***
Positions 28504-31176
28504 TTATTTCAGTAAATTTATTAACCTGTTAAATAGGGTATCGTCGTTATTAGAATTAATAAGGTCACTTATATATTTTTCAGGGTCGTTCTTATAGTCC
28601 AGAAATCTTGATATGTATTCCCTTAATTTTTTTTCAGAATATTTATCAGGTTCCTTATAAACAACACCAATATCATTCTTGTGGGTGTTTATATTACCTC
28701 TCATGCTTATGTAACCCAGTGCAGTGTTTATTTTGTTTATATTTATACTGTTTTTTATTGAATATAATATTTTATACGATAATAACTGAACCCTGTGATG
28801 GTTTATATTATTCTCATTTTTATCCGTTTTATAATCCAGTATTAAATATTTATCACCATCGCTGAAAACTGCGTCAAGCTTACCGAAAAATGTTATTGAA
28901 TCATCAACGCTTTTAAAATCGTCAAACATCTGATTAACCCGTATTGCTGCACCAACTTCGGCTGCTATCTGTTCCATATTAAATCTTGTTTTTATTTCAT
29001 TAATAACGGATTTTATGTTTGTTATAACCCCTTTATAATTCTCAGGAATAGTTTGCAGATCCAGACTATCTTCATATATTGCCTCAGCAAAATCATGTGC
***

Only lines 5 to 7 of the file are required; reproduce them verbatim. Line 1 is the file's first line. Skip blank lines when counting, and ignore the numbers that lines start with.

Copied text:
28801 GTTTATATTATTCTCATTTTTATCCGTTTTATAATCCAGTATTAAATATTTATCACCATCGCTGAAAACTGCGTCAAGCTTACCGAAAAATGTTATTGAA
28901 TCATCAACGCTTTTAAAATCGTCAAACATCTGATTAACCCGTATTGCTGCACCAACTTCGGCTGCTATCTGTTCCATATTAAATCTTGTTTTTATTTCAT
29001 TAATAACGGATTTTATGTTTGTTATAACCCCTTTATAATTCTCAGGAATAGTTTGCAGATCCAGACTATCTTCATATATTGCCTCAGCAAAATCATGTGC